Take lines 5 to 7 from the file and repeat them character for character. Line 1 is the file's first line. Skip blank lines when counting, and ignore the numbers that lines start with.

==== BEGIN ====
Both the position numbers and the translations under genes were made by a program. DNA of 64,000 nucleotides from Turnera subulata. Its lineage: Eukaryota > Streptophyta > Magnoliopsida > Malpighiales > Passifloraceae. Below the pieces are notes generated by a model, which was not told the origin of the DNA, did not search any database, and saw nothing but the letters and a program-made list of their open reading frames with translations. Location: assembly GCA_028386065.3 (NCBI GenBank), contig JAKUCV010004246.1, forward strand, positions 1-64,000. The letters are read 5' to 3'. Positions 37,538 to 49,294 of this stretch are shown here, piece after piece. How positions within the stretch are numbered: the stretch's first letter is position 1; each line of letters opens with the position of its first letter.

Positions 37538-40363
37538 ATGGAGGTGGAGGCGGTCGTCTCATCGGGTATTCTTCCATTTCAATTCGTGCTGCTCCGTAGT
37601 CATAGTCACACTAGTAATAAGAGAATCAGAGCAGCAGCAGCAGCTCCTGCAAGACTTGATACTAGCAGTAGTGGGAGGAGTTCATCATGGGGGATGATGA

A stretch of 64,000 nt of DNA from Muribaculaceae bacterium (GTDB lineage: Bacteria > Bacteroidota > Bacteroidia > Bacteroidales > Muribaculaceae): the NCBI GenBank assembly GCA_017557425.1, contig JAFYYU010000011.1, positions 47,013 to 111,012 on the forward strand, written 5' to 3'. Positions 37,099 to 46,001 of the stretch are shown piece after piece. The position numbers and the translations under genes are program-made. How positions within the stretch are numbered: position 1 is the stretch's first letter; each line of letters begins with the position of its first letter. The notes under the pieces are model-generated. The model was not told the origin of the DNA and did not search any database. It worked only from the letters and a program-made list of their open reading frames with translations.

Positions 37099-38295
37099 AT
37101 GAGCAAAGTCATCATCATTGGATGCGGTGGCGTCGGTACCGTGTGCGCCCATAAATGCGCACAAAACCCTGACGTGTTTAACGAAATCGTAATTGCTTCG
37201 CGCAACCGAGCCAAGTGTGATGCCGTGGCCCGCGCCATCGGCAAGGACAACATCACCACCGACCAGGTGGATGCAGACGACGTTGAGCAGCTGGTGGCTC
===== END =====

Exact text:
A stretch of 64,000 nt of DNA from Muribaculaceae bacterium (GTDB lineage: Bacteria > Bacteroidota > Bacteroidia > Bacteroidales > Muribaculaceae): the NCBI GenBank assembly GCA_017557425.1, contig JAFYYU010000011.1, positions 47,013 to 111,012 on the forward strand, written 5' to 3'. Positions 37,099 to 46,001 of the stretch are shown piece after piece. The position numbers and the translations under genes are program-made. How positions within the stretch are numbered: position 1 is the stretch's first letter; each line of letters begins with the position of its first letter. The notes under the pieces are model-generated. The model was not told the origin of the DNA and did not search any database. It worked only from the letters and a program-made list of their open reading frames with translations.

Positions 37099-38295
37099 AT